Since starting my “Hero of the Month” series on the blog I have covered nine heroes thus far. Though I have been short on Leadership Heroes, having only covered Sam Gamgee and Prince Imrahil, I am still low on Lore Heroes, having only covered Treebeard at this point. My issue with choosing a Lore Hero comes from multiple fronts. For one, it’s the sphere of which I play the least. Second, it’s a sphere I usually only splash, and so choosing a particular Lore Hero to spotlight proves difficult. Lastly, it’s not really a sphere that does what I want to do when I play this game (though that seems to be changing with the newer Lore cards we are seeing). I was on the Hall of Beorn, trying to figure out what Hero to pick for this month, when I did notice one Hero that I have used on more than one occasion that also happened to be Lore. Not that the title of this article and the picture haven’t spoiled it already but that Hero is Elrond!
Elrond, one of the older Heroes in the history of the game, was introduced in the Shadow and Flame AP, an expansion that came out in August 2012, a measly three years ago. Since then a lot has changed in the game: Dwarves are no longer present like they were, Outlands has come and gone, Hobbits became a viable archetype, and we’ve seen two more versions of Aragorn. Needless to say the game has changed considerably and yet, Elrond is still a very useful Hero in the game. Why? Well you’ll have to wait until after my Lore (no pun intended) overview.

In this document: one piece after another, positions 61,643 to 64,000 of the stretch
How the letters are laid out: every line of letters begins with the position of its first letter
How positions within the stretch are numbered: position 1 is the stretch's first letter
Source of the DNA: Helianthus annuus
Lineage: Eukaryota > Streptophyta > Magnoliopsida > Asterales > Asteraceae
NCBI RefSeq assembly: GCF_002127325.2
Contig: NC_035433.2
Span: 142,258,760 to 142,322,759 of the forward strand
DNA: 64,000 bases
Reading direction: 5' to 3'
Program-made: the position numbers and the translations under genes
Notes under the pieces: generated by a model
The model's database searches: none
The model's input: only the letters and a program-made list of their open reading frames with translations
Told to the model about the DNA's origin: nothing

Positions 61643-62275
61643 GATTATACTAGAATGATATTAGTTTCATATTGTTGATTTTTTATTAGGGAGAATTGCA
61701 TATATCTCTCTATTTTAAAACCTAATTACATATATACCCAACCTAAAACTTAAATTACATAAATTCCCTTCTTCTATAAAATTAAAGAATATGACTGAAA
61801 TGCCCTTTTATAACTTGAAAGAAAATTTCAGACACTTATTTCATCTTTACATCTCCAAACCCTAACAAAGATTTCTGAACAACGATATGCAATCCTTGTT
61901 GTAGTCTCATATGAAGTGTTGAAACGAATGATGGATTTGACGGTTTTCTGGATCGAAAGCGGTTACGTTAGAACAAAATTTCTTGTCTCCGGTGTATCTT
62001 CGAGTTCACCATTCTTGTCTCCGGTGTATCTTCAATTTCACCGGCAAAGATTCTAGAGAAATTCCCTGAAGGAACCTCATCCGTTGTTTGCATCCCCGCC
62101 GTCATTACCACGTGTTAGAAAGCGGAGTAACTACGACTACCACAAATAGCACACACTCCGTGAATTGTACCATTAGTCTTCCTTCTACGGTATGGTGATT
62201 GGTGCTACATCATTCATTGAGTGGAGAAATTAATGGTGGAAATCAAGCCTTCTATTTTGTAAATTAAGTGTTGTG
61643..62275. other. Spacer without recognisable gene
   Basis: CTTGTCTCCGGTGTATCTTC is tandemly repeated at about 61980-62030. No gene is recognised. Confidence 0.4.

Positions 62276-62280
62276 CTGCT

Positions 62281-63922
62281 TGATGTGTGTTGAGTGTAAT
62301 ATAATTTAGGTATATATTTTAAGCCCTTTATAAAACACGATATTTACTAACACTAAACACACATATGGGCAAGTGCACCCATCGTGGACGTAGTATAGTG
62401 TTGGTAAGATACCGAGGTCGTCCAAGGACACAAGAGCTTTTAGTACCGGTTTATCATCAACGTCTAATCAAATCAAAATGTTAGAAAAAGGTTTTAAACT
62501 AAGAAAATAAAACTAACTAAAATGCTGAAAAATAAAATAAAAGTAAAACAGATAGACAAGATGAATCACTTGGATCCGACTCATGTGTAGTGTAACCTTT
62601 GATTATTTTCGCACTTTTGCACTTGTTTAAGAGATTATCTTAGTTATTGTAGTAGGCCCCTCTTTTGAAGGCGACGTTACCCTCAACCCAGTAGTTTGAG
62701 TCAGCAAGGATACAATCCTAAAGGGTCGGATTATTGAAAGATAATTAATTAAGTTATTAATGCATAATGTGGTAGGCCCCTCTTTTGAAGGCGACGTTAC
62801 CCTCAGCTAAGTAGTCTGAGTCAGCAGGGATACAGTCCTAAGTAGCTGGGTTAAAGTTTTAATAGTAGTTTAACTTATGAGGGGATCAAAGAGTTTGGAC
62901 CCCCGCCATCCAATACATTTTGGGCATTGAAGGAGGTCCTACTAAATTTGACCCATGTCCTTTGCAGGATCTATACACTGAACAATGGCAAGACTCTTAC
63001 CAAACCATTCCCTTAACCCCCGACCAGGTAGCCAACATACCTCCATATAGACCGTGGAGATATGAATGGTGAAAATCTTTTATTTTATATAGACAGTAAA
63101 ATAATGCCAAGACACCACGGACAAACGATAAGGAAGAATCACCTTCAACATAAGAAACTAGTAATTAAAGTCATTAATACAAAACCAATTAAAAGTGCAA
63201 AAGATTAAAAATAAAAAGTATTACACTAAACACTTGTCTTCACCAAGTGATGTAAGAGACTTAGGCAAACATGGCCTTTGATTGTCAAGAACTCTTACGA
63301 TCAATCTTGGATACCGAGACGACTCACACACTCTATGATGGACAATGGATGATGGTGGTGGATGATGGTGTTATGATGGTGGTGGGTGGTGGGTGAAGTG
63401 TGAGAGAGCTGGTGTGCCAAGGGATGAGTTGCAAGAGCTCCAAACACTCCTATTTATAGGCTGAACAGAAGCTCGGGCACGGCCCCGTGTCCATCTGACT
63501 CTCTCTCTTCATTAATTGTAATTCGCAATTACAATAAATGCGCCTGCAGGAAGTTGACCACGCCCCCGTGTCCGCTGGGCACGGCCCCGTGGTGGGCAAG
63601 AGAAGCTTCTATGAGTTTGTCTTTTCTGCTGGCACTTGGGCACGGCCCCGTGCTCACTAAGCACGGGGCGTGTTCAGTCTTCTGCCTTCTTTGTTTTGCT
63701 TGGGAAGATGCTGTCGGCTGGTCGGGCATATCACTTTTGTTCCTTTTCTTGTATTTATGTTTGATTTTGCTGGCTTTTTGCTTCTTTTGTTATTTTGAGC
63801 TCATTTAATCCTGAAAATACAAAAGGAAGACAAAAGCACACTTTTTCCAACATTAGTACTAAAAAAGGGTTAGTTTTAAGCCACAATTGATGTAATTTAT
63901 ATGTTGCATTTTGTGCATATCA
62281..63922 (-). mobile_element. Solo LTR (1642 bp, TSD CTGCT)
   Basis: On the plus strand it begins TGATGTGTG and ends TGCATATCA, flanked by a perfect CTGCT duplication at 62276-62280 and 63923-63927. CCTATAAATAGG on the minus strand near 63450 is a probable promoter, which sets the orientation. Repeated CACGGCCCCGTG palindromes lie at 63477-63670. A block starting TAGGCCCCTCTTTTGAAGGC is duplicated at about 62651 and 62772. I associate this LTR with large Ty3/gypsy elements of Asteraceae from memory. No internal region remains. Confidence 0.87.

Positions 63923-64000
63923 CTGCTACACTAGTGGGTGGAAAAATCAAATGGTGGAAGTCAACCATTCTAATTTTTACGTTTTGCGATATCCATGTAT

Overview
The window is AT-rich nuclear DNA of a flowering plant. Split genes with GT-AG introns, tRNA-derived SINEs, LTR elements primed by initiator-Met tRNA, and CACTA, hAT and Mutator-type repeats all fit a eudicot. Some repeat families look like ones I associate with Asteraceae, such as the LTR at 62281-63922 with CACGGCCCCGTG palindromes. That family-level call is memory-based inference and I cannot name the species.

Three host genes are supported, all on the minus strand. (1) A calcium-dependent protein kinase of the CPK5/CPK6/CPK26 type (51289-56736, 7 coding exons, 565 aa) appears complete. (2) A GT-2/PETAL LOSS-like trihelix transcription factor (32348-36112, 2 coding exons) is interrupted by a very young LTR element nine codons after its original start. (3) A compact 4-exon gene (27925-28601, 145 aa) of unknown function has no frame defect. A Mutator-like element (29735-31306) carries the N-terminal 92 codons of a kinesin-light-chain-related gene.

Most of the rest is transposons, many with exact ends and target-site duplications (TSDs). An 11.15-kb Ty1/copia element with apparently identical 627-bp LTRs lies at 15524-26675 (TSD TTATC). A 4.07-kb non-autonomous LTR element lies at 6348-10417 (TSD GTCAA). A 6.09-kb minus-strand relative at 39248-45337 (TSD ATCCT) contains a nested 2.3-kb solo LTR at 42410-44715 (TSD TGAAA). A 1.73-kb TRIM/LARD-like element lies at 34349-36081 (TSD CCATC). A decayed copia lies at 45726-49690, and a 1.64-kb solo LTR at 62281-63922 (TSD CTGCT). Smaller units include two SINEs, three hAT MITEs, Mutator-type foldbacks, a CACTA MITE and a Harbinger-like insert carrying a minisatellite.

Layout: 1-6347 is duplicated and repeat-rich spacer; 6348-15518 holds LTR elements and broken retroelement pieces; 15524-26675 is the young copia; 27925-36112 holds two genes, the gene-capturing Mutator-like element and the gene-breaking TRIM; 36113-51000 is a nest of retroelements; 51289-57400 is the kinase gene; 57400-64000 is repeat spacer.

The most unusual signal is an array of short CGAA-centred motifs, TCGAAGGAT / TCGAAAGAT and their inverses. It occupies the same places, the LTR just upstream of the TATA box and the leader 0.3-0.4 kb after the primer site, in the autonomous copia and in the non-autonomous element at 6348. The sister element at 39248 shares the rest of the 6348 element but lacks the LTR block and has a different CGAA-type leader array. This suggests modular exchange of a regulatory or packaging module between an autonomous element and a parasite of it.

Elrond was one of the elves, a member of the White Council, a participant in the Last Alliance against Sauron, and a wielder of one of the Three, Vilya. Needless to say Elrond was not only a prominent and powerful character in the Lord of the Rings novels but in the history of Middle Earth as a whole. He was also known as Elrond Half-Elven, coming from a long line of Elves and Men who’s love bridged the gap between cultures. At a young* age he was given the choice to choose between Elf and Man, and chose the former. Though known as Half-Elven, Elrond was still a fine example of the Elven race, and even served as captain under the High-King of the Noldor, Gil-Galad. As he mentions in the novels, he was there when Sauron was defeated by the Last Alliance, and he was there when the Ring was nearly destroyed. By the time the Hobbits have met Elrond he is the host of the Last Homely House, a bastion for not only the good people of Middle Earth west of the Misty Mountains but a bastion for the last of his kin who, along with the other Elves on Middle-Earth sought to depart Middle Earth by the end of the Third Age. He was also a major participant in the Council of Elrond, where it was ultimately decided that The One Ring of Sauron should be destroyed and that nine-walkers would work on achieving this task, set against the nine Nazgul. Without Elrond’s guidance, the events in the Lord of the Rings may very well have not unfolded the way they did, if at all.